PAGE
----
What is French "Laïcité" (laicity)?
Our French President has recently drawn criticism after one of his speeches during his visit to the Vatican.
In front of the highest Roman Catholic Clergy, he emphasized the importance of the French "christian roots" (mainly Catholic), while he also pleaded for a "positive" version of "laïcité" (laicity, sometimes translated by secularism).
But many French (including myself) thought that Nicolas Sarkozy went a bit too far.
OK to aknowledge the importance of Faith, OK to highlight of the great French catholic heritage... But France today is multicultural, multireligious.... and mostly secular.
Why this Godtalk then ? Why did he deeply emphasized the French great Catholic root, without a word for the heavy heritage of Catholic discrimination and persecution against Protestants, Jews, and Free-thinkers before 1789 (French Revolution)?
And why did Nicolas Sarkozy completely forget the Enlightenment heritage as well?
The US way to cement the social, religious and cultural diversity is Civil Religion. The French way is "Laïcité". Many French believe that laïcité (laicity) might be fragilized if Nicolas Sarkozy remains on his current line.
But what do the French mean by that? Here are a few words of explanation.
What is "laïcité" (laicity) ?
Almost all French citizens believe today that the further the State is from religions, the better off it is. This idea was not widely accepted around 1905, when the Churches were seperated from the State.
But since then, this principle of separation has won the hearts and minds, around the notion of laïcité (laicity), a key word to understand today's French mindset, and the reasons why many did not particularly like Sarkozy's recent speech in Vatican.
The French are very proud of this concept of laicity (wrongly translated by secularism) and they like to think of it as their property (however other countries also practice it).
What does ”Laïcité” mean ?
Laicity implies that the State holds a neutral position in religious matters and offers no support to any religion in particular. Well, this is far from revolutionary isn't it? This principle was practiced in the US more than one century before its lasting introduction in France. But there is more. This principle of laicity also means that all religions are equal before the law.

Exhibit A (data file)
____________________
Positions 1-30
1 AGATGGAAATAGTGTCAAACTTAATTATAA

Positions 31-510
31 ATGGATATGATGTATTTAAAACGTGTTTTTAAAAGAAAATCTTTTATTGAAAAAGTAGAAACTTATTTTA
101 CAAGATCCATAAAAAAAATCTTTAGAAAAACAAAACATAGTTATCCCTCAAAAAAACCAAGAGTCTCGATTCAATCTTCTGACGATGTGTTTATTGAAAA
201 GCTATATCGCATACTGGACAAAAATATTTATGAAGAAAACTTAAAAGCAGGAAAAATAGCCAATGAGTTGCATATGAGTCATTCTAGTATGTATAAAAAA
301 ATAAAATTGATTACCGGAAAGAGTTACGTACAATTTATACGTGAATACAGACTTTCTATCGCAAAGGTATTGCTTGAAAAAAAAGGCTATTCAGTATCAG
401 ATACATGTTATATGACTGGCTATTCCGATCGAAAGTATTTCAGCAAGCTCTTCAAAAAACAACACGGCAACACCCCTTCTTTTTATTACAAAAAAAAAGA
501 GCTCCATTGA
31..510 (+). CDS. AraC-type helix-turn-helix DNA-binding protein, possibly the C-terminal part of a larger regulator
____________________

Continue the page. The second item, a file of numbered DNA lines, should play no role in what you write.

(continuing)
Freedom of conscience and religion must be total with respect to the rights of individuals. Once again, this is far from specific to France. So let's move further.
Freedom of conscience and freedom of thought
According to many specialists (like Jean Baubérot or Claude Nicolet), laicity also attempts to conciliate “freedom of conscience” (everyone has the right to believe what he chooses) and “freedom of thought”. This is extremely important.
What does this “freedom of thought” mean exactly? It means that the State, through its’ public schools, intends to foster emancipation by giving each citizen the opportunity to learn to think freely without being locked in the ideas of his native social group. Public school must allow each individual to be confronted to different systems of thought, different cultural references so that he can make choices more freely.
In some ways this “freedom of thought” scares the American public because it seems to give the State too much importance. Big Brother'shadow? In the US tradition, freedom of conscience is more emphasized than freedom of thought.
But in France, although freedom of conscience is important, freedom of thought is essential. This must be understood within a specific historical context.
The State as an emancipator
The emphasis on “freedom of thought” can be explained by the fact that France, unlike the United States, was submitted for a very long time to the religious and cultural monopoly of the Catholic Church, the bulwark of the monarchy.
When the Republic settled into place durably, it had to fight hard this Catholic monopoly and educate the population to pluralism and a new democratic culture. Thus, the modern Republican State chose to take on the role of an emancipator, helping citizen to widen their views.
Since then, most of the French believe that religious views are on the side of particularism, while Republican "laïcité" (laicity) is on the side of universality.
Which explains why Nicolas Sarkozy's speech in Vatican did not meet strong approvals in our secular country, proud of its laicity.